In [1]:
#include <thread>
#include <iostream>
#include <vector>

This mutex can be acquired several times by the same thread. a both fuggvenyben ha sima mutex lenne, akkor a mul fv mar nem tudna meghivni ua a mutexre a lockot igy deadlock lenne, ezt kuszoboli ki a recursive mutex

In [ ]:
struct Complex {
    std::recursive_mutex mutex;
    double i;

    Complex() : i(1) {}

    void mul(double x){
        std::lock_guard<std::recursive_mutex> lock(mutex);
        i *= x;

    void div(double x){
        std::lock_guard<std::recursive_mutex> lock(mutex);
        i /= x;

    void both(double x, double y){
        std::lock_guard<std::recursive_mutex> lock(mutex);

// std::recursive_mutex. This mutex can be acquired several times by the same thread.
Complex complex;
complex.both(32, 23);
std::cout << complex.i << "\n";

Timed locking

Sometimes, you doesn't want a thread to wait ad infinitum for a mutex. For example, if your thread can do something else when waiting for the thread. For this purpose, the standard library has a solution: std::timed_mutex and std::recursive_timed_mutex (if you need the recursivity properties of the mutex). You have access to the same functions as a std::mutex: lock() and unlock(), but you have also two new functions: try_lock_for() and try_lock_until().

The first one is also the most useful. It allows you to set a timeout after when the function automatically returns even if the lock was not acquired. The function returns true if the lock has been acquired, false otherwise. Let's try it with a simple example:

In [ ]:
std::timed_mutex mutex;

void work(){
    std::chrono::milliseconds timeout(10);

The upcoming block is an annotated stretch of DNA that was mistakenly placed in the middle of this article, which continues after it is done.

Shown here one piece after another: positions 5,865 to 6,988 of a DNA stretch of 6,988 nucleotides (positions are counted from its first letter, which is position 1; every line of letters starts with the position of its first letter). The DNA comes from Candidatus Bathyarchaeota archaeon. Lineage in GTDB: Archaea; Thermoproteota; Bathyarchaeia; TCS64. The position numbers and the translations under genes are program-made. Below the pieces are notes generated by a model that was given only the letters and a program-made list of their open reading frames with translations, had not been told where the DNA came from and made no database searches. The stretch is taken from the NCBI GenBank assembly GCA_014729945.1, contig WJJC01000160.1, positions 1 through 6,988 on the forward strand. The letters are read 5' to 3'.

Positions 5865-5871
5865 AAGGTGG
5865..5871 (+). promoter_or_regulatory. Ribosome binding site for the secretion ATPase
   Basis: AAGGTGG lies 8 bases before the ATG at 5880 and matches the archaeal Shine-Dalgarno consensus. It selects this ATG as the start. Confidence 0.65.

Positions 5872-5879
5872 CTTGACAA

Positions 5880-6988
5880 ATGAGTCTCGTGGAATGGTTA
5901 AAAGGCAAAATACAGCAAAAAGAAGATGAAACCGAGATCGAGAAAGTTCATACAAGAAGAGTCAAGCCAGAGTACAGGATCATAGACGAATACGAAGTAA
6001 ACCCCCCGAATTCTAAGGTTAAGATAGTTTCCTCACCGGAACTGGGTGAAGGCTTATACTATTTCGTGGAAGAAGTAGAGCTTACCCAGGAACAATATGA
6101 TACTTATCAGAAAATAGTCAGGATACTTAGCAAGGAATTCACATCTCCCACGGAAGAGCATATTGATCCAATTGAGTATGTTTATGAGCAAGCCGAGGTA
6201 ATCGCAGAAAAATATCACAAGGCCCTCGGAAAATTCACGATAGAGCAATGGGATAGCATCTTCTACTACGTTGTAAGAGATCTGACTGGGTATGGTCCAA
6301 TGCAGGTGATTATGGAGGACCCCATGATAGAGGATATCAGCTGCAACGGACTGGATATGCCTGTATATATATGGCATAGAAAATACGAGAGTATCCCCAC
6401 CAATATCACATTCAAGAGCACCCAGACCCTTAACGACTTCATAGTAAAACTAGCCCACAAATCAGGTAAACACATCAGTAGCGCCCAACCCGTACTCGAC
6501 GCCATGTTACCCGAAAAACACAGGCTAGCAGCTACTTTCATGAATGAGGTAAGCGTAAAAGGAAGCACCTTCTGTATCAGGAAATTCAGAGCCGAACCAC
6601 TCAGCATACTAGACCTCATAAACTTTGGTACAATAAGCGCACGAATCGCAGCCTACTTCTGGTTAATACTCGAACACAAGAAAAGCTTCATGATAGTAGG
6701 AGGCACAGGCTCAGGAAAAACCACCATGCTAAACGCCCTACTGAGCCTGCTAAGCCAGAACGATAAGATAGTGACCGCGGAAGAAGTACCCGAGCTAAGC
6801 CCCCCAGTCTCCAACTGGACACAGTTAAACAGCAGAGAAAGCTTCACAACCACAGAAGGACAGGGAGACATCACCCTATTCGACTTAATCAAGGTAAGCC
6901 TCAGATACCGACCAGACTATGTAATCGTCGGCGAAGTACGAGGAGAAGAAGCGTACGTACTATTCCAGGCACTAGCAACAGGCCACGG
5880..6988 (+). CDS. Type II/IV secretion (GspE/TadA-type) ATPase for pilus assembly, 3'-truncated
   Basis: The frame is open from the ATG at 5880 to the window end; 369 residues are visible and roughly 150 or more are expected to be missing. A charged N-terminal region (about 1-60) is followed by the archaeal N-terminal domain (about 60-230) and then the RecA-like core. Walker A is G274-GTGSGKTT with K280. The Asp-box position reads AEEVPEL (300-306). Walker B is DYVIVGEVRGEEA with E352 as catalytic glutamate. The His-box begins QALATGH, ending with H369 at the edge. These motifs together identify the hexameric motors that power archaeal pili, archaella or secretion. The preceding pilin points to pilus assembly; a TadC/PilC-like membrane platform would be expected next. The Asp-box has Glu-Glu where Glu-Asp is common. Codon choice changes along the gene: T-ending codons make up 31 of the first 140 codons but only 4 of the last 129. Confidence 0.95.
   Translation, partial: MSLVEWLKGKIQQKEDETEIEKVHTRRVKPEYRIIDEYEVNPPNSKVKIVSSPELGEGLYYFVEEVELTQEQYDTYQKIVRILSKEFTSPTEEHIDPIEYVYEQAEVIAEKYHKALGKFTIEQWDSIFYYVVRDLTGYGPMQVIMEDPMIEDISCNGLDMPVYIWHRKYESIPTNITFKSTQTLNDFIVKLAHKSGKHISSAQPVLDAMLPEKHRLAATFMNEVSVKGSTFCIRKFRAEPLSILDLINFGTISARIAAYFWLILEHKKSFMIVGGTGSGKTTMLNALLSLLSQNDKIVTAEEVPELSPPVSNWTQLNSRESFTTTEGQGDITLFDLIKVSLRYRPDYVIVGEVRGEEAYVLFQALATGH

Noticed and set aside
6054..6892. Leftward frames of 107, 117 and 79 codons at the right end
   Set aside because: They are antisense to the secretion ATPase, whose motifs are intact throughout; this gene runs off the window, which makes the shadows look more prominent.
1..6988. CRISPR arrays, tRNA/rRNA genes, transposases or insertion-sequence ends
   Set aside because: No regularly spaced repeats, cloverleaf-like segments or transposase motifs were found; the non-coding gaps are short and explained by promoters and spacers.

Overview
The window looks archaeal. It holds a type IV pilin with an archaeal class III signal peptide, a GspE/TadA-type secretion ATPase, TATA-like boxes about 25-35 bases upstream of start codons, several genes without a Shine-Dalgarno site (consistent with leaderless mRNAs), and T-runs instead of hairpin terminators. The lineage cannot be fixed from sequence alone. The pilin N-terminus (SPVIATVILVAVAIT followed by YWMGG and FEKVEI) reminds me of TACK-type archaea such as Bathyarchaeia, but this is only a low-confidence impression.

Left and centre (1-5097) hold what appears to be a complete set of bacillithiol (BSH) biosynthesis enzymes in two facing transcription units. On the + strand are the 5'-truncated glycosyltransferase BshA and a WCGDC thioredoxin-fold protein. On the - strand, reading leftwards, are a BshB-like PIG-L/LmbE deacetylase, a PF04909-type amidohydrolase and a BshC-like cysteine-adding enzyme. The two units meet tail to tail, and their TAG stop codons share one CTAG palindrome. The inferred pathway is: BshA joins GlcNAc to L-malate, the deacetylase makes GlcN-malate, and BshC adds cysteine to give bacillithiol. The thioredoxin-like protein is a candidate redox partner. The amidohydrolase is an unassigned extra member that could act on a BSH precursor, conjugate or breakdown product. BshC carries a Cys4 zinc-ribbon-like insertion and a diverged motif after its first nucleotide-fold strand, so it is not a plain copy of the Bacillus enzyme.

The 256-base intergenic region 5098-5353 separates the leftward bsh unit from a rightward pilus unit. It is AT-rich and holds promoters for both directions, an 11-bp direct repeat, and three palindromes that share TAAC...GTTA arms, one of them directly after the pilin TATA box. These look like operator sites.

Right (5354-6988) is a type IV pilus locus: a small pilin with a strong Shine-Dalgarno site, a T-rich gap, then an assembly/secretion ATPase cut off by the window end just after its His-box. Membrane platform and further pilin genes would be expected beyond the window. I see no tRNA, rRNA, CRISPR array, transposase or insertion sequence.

std::cout << std::this_thread::get_id() << ": do work with the mutex" << std::endl;

            std::chrono::milliseconds sleepDuration(250);


        } else {
            std::cout << std::this_thread::get_id() << ": do work without mutex" << std::endl;

            std::chrono::milliseconds sleepDuration(100);

//Timed locking//

std::thread t1(work);
std::thread t2(work);


Call once
Sometimes you want a function to be called only once no matter the number of threads that are used. Imagine a function that has two parts. The first part has to be called only once and the second has to be executed every time the function gets called. We can use the std::call_once function to fix this problem very easily. Here is an example using this mechanism:

Each std::call_once is matched to a std::once_flag variable. Here I put a closure to be executed only once, but a function pointer or a std::function will make the trick.

In [ ]:
std::once_flag flag;

void do_something() {
    std::call_once(flag, [](){std::cout << "Called once" << std::endl;});

    std::cout << "Called each time" << std::endl;

//Call once//

std::thread t1(do_something);
std::thread t2(do_something);
std::thread t3(do_something);
std::thread t4(do_something);